Full Review

2015 Renegade Overview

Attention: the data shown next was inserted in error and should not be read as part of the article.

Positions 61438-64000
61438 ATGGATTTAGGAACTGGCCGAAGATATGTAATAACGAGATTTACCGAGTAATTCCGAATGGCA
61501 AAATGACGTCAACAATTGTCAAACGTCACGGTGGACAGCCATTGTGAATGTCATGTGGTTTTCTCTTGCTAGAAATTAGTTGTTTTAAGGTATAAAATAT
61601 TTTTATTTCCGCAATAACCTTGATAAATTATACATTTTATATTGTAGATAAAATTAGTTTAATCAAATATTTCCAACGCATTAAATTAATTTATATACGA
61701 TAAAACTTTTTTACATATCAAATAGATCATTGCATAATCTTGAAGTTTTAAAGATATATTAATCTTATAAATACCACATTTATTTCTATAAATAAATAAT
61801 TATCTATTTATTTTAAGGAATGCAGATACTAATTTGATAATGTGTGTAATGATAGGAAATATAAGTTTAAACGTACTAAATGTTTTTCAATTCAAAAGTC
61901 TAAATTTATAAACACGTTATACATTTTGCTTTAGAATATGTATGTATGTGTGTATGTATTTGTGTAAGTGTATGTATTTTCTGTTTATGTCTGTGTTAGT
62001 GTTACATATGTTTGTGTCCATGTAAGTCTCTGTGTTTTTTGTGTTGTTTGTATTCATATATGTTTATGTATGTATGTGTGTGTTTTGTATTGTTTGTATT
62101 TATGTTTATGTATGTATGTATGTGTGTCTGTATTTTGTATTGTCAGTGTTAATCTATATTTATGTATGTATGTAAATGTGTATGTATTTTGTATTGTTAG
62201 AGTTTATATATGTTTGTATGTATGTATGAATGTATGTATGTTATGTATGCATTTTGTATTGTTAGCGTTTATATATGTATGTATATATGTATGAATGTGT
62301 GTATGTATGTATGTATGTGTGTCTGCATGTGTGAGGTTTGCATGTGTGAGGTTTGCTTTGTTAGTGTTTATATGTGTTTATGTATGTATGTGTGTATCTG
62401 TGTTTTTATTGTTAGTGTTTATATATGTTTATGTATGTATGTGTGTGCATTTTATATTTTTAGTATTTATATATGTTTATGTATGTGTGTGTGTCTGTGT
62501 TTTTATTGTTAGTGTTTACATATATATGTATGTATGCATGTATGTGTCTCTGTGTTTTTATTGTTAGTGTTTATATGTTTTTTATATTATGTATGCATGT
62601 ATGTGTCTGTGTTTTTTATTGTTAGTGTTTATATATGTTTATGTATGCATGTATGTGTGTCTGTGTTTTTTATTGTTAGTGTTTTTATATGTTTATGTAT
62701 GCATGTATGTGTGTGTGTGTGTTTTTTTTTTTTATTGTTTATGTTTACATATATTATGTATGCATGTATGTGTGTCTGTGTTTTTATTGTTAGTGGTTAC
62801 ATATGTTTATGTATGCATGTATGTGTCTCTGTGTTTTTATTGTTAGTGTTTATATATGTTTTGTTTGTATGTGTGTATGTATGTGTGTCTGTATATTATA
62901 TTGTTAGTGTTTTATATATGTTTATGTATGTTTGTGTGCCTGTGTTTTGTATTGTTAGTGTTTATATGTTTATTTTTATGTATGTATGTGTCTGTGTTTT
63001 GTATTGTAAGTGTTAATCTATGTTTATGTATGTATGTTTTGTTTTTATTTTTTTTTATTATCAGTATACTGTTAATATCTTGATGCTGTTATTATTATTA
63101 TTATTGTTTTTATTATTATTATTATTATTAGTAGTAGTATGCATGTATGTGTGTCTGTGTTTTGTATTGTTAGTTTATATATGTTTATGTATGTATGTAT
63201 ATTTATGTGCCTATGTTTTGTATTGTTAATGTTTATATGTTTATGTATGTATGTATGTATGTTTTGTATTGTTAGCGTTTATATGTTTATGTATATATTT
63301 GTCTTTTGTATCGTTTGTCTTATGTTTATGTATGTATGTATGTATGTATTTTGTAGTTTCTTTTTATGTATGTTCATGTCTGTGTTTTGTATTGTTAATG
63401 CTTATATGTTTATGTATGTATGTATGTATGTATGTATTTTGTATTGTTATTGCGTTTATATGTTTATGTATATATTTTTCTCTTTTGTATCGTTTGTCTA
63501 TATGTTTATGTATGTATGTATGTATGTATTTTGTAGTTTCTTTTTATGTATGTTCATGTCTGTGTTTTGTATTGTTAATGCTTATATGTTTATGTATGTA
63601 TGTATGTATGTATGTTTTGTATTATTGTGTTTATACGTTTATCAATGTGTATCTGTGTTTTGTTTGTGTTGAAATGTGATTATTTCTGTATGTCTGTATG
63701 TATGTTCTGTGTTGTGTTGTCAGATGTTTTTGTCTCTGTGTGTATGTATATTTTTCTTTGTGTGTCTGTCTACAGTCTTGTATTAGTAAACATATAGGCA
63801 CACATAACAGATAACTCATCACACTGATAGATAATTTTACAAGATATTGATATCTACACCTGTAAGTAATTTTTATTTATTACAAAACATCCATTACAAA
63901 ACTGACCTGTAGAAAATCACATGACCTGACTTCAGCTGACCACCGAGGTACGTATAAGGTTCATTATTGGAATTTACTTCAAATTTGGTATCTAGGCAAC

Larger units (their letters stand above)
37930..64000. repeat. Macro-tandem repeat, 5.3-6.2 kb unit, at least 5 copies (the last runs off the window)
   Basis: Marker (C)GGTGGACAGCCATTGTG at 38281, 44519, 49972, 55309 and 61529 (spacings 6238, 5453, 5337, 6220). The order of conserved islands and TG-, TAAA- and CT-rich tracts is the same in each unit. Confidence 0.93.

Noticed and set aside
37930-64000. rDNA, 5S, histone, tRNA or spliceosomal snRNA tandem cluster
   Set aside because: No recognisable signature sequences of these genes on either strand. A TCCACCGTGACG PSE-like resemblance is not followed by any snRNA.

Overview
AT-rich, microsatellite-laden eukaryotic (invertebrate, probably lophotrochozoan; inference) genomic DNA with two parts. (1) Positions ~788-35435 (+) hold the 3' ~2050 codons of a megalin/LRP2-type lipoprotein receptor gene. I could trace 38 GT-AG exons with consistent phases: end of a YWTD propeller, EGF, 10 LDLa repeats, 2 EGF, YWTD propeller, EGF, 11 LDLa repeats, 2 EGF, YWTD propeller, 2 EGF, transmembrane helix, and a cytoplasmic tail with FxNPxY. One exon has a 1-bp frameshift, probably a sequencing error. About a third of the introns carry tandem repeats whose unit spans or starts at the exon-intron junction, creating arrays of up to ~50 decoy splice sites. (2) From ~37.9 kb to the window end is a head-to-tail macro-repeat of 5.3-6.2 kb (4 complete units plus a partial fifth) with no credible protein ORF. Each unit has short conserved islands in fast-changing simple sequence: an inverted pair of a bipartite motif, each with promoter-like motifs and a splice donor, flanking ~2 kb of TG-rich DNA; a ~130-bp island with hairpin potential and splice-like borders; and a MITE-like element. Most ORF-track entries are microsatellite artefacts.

Which is the most entertaining Jeep Renegade you can get? While one might make an argument for the Trailhawk model and its accompanying off-road hardware and consequential go-anywhere ability, that car comes with one glaring flaw – its 2.4-liter engine and nine-speed automatic transmission just aren't very entertaining. Instead, I submit the turbocharged, 1.4-liter base engine and its accompanying six-speed manual, a position that was reinforced after a recent stint behind the wheel of a very basic Sport 4x4. Not only do you get a fair amount of the Trailhawk's off-road ability – the Selec-Terrain system and a 4WD Lock mode are standard, but you'll be without the 20:1 crawl ratio and Rock off-road mode – you'll also enjoy a more dynamically interesting powertrain. Read on to see why the force-induced Renegade might just be the way to go. Driving Notes My first date with the Renegade was on the mostly empty, winding roads of northern California. There, the 1.4-liter turbocharged inline-four with 160 horsepower and 184 pound-feet of torque felt fine – with no traffic and few stoplights along the drive route, it was easy to keep the engine on boil. But this engine isn't as enjoyable in day-to-day suburban traffic. Power arrives suddenly – peak torque comes between 2,500 and 4,000 rpm – and if you don't use it, you lose it. There's not much oomph in the higher end of the rev range. With such a peaky powerband, it's easy to get caught flat-footed if you're not paying attention. Thankfully the manual transmission makes it simple to stay engaged and in the correct gear. The stick-shift is enjoyable to use, with a firm clutch that's easy to modulate and shift action that isn't sloppy or vague. The 1.4-liter engine sounds good. Turn down the stereo, stomp on the throttle, and you'll be treated to a delicious turbo whistle and a smooth exhaust note. I've said it before and I'll say it again: I want Mopar to offer the Fiat 500 Abarth's exhaust on the Renegade. It'd be fun. If you do prefer the stereo, know that the Renegade's standard four-speaker unit is weak. Base models don't offer Bluetooth or satellite radio, but you can add both of those luxuries, two extra speakers, and a five-inch touchscreen for just $695. Not a bad bargain. The Koni frequency selective dampers do an excellent job of managing both small, frequent imperfections (like freeway expansion joints), and the bigger potholes that still haven't been fixed after the havoc of Detroit's winter. It's not all good, though. The Renegade has a lot of roll. Place the blame on the standard 16-inch wheels and the thick sidewalls of the 215/65-series tires. Larger 17- and 18-inch rolling stock is available on more premium trim levels. The MySky removable roof panels are cool. But in the interest of full disclosure, I did encounter a pretty serious problem while attempting to take the front section of the roof off. After using the accompanying key to unlock …Hide Full Review